On the list of pests you don’t want in your home, we’d have to say that fleas jump comfortably near the top. These tiny, parasitic critters breed rapidly and can infest your home or business, drawing blood from you, your pets, or members of your household and workforce.
They’re disliked for good reason – not only because of the itchy bites they leave or their lightning speed reproduction rates, but also because they are be known to carry certain diseases.
As such, it’s important to deal with the flea problem as early as possible to keep the situation from getting out of hand. If you have spotted fleas on your pets or in your home, it’s helpful to know which type as we have at least four main types here in New Zealand. If in doubt, get in touch with our professional flea treatment team.
Let’s take a look at some of the different types of fleas in New Zealand and how to distinguish them. Along the way, we’ll discuss a bit about the life cycles and habits of fleas, too.
Note: If you’ve found bites on your body these may not necessarily be flea bites. Check out our guide on bed bug bites vs flea bites to help if this is the case.
When you think of fleas, you probably think of dogs – the aptly named dog flea is the most common species that affects man’s best friend. Adult dog fleas are brown to black in color, while their larva is off-white. Adults measure about around 3mm in length and (like all fleas) are laterally flattened, meaning they’re incredibly thin when viewed from the front or top.
All types of fleas have six legs, and it’s their hind legs that enable them to jump an astonishing 50 times their height. While fleas by definition do not have wings, it may appear as if they do when you see them flying through the air thanks to their powerful legs.
Due to their tiny size, your best chance to spot them is on a contrasting surface to notice their dark color. Unfortunately, this contrasting surface tends to be your dog’s fur. These fleas will burrow themselves there and if left alone will lay eggs on your dog’s body. These are small, white, and very difficult to see.
As spotting them is difficult, the easiest way to know if your dog is dealing with fleas is to observe their behavior – if your furry friend is frequently scratching, whining or seems agitated, be sure to look through their coat. Consider using a magnifying glass if you have one available.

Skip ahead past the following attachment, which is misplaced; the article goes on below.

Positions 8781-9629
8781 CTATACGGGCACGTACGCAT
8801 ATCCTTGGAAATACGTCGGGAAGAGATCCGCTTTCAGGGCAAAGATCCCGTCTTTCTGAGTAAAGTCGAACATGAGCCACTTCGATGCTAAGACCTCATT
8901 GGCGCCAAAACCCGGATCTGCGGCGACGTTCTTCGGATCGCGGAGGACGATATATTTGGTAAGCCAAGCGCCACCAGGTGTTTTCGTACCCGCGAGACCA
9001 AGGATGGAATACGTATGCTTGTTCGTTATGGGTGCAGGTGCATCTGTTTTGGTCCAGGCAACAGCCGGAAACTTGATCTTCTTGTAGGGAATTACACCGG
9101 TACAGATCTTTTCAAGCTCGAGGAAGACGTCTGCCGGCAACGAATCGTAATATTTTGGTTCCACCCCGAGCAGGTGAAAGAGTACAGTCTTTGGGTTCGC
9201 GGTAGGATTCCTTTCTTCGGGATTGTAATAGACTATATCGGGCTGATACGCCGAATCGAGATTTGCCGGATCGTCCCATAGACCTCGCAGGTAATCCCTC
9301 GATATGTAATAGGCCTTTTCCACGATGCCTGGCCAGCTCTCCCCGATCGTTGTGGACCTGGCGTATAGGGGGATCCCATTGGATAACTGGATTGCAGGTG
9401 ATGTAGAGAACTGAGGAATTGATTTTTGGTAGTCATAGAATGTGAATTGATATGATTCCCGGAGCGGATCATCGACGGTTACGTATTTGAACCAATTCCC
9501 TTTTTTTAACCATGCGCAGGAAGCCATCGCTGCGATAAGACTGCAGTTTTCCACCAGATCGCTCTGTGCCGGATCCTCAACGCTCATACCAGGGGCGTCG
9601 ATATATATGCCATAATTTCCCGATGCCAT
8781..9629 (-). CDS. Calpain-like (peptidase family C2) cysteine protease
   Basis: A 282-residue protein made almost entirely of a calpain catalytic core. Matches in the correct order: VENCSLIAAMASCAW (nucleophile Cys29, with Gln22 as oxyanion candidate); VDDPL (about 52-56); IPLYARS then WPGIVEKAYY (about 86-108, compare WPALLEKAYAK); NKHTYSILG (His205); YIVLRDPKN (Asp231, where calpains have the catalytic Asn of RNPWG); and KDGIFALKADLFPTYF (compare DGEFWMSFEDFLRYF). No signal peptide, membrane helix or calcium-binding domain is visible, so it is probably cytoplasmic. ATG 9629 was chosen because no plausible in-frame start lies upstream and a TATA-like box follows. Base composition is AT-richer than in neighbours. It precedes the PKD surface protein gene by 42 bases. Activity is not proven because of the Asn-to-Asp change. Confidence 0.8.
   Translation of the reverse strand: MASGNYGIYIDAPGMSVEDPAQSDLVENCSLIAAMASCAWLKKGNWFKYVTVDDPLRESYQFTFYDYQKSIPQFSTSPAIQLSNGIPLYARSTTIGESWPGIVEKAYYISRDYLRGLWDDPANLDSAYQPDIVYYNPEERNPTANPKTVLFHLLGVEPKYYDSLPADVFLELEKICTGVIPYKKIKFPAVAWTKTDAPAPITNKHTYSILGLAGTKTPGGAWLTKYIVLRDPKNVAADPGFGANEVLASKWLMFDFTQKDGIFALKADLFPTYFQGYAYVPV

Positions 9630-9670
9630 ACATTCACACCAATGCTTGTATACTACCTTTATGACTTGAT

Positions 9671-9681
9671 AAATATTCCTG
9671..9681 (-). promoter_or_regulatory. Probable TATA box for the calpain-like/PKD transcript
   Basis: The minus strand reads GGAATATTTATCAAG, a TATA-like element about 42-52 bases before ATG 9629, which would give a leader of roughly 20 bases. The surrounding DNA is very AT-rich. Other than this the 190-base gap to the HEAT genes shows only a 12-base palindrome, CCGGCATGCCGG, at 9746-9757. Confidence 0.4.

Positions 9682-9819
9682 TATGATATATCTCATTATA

The cat flea looks like the dog flea, being brown to black in color. They are also similar in size to dog fleas at around 1-3 millimeters. To make things even more confusing, while the cat flea mostly focuses on cats, it can also be found on dogs.
Cat fleas have both anterior and posterior “combs” on their bodies – these are dark, protruding bristles. Dog fleas have them too, but only on their heads (anterior). This is one of the clearest ways to distinguish the two types.
Like all fleas, cat fleas go through the following life cycle: egg, larva, pupa, and adult. Even if eggs are laid on your cat’s body, many will fall off (by design) and incubate on carpets or furniture. When the temperature is right, they’ll hatch into larvae before transitioning to pupae and finally adults.
Cat fleas – and all other fleas on this list – become more active in the spring and summertime. In fact, pupae can remain dormant for up to 12 months! In other words, you could have flea babies relaxing inside your carpet, ready to pounce on you or your pet when the time is right.
If you suspect your dog or cat has fleas, use a flea-comb, or wet their fur to make it easier to spot these parasites.
Rat fleas are most commonly found feeding on the Norway (brown) rat, one of the most common types of rats here in New Zealand.
When it comes to appearance, the primary difference between the dog/cat flea and the rat flea is the lack of “combs” on their heads. As adults, they’re reddish-brown in color.
Another distinguishing feature of the rat flea is that it can jump higher than other types of fleas, up to 30cm (ruler length) in the air.
Despite their name, human fleas don’t only focus on humans for their nutritional needs – they focus on hairy animals, too. These fleas are much less common in New Zealand compared to dog and cat fleas.
While cat, dog, and rat fleas can attach themselves to humans, they have a tough time surviving due to our relatively low amount of body hair. Human fleas, on the other hand, are adapted to survive on or beneath human skin.
Like the rat flea, human fleas lack combs on their heads, distinguishing them from cat and dog fleas. These critters also have more prominent eyespots than their commoner brethren and are reddish-brown in color as adults. As larvae, they tend to be yellowish in colour.
Any insect that bites and feeds off our pets and family members is not the sort of critter you want around. Furthermore, as fleas can cause blemishes and rashes, transmit illnesses or other parasites, it’s important to take their removal and prevention seriously.
Even if you successfully rid your pet of a flea infestation using vert approved treatments, the only surefire way to rid your home of the problem is to hire a team of professionals who can track down the source and carry out a professional treatment that stops fleas from breeding in your home while killing live activity.
With over 30 years of experience and a deep knowledge of the methods our NZ fleas use to wreak havoc, we can help you put an end to their persistence.